Published July 1, 2008.
287 Pages - $25.95
Written in collaboration
with LIA Foundation
Author, Health Care Journalist
Read Bryan's Preface
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The Lyme-Autism Connection
Book was featured in this magazine in 2009. Read
287 Pages, $25.95, Paperback
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287 Pages - $25.95
AN INVESTIGATIVE REPORT
— The Lyme-Autism Connection,
a book written in collaboration with the Lyme-Induced
Autism (LIA) Foundation, provides critical new
research on the emerging science supporting a link between Lyme disease
and childhood developmental disorders.
Awareness of the Lyme-autism
connection is spreading rapidly, among both parents and practitioners. Medical
Hypothesis, a scientific, peer-reviewed journal published by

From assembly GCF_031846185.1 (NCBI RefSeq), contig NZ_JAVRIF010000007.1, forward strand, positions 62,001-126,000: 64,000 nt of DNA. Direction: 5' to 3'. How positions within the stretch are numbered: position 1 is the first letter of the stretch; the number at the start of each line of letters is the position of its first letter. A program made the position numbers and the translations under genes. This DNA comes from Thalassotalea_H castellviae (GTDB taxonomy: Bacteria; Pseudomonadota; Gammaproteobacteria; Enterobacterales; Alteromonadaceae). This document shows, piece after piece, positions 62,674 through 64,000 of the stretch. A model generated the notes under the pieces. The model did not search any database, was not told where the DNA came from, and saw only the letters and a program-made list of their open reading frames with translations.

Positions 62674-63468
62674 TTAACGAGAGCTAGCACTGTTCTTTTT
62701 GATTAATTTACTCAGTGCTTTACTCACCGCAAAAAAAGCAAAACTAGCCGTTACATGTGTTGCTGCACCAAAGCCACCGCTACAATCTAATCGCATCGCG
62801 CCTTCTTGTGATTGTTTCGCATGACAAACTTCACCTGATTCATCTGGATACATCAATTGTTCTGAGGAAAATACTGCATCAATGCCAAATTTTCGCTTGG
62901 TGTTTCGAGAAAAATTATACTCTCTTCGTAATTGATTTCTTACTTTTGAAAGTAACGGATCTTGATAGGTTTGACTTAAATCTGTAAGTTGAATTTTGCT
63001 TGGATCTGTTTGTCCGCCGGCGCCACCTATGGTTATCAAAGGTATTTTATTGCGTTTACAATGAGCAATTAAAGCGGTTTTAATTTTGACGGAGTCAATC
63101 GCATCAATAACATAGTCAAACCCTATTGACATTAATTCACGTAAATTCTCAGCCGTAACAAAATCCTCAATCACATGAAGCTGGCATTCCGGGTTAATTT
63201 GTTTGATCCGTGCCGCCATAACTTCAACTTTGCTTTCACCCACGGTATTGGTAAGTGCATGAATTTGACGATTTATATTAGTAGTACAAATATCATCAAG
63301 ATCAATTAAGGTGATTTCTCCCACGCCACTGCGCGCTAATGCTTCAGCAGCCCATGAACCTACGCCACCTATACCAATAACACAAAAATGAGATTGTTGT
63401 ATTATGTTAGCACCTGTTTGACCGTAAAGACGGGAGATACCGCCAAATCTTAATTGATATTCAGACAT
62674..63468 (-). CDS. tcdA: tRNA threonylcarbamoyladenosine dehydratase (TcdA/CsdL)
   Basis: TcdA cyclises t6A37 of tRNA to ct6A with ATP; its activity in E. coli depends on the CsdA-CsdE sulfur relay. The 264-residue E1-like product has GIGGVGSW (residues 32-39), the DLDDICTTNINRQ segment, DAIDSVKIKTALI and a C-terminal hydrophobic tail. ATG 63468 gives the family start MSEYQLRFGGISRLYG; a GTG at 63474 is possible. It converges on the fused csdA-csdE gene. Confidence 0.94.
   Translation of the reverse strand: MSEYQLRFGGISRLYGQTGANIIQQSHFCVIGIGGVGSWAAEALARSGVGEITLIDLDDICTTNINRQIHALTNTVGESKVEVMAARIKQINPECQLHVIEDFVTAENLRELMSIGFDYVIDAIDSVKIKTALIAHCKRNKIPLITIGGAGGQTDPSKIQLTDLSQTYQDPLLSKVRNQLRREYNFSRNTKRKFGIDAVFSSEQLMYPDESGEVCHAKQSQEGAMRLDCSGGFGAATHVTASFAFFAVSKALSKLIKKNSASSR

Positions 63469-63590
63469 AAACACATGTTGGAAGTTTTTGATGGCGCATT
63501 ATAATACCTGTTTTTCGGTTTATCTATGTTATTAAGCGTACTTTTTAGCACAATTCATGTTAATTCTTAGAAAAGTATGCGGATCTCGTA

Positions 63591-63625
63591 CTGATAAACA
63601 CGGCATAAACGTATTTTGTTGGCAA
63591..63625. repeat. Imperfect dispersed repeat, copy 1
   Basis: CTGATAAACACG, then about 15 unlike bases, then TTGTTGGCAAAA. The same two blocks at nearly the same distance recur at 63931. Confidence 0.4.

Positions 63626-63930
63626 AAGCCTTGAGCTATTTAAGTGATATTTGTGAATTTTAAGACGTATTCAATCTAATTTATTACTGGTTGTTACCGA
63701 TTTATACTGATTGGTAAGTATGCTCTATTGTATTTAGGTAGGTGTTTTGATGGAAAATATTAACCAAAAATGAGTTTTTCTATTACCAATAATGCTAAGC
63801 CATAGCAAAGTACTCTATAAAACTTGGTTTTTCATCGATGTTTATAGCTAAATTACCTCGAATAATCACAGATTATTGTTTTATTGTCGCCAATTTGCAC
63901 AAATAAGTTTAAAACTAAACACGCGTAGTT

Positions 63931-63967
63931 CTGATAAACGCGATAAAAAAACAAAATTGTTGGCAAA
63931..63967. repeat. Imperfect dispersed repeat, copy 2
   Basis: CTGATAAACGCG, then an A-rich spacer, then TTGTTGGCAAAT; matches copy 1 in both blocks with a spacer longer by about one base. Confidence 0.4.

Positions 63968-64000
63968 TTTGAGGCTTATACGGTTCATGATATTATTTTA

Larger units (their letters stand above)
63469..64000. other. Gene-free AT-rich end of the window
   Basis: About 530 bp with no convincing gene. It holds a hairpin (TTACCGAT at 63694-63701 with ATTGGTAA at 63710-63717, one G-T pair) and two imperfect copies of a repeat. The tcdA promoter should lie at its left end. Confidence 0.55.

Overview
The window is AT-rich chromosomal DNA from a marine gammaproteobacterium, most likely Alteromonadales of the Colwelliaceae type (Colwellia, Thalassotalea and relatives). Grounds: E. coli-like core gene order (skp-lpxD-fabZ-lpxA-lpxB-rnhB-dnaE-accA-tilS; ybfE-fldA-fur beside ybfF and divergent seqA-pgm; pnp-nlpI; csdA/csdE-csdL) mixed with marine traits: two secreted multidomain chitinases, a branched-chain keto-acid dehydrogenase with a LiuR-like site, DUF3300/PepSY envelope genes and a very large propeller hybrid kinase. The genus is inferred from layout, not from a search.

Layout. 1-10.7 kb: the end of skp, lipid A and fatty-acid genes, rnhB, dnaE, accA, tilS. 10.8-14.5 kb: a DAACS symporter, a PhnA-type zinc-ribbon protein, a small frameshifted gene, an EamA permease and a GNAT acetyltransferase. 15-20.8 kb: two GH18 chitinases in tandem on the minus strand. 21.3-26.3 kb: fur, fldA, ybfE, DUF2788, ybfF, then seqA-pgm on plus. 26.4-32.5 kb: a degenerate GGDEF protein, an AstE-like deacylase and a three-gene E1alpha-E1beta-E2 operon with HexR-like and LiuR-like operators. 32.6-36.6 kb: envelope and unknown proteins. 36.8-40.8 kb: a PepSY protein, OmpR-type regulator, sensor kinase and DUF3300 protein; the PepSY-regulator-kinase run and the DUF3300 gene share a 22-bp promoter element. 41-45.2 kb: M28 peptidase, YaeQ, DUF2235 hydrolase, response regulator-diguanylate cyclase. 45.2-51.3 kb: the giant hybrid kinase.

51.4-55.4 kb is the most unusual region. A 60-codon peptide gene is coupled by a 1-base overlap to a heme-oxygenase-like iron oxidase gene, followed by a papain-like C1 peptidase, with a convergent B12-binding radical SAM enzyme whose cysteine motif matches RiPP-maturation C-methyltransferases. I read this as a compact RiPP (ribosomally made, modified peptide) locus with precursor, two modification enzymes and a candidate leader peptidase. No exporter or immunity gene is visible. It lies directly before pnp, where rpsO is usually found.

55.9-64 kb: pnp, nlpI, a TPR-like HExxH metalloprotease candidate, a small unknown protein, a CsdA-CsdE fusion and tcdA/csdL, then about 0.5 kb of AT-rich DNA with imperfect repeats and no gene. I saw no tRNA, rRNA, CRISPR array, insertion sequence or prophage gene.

Elsevier, recently released an influential study entitled "The Association Between Tick-Borne Infections, Lyme
Borreliosis and Autism Spectrum Disorders." Here is an excerpt from
hronic infectious diseases, including tick-borne infections such as Borrelia burgdorferi,
may have direct effects, promote other infections, and create a weakened, sensitized and immunologically vulnerable state during fetal development and infancy, leading to increased vulnerability for developing autism spectrum disorders.
An association between Lyme disease and other tick-borne infections and autistic symptoms has been noted by numerous clinicians and parents."
Article Authors: Robert C. Bransfield, M.D., Jeffrey S. Wulfman,
M.D., William T. Harvey, M.D., Anju I. Usman, M.D.
Read the full
the Book's Introduction: The Twin Epidemics
Over the last decade, two disease epidemics have gone from mild ripples in the water to roaring, ravenous, all-consuming tidal waves, destroying thousands of lives and tearing apart countless families.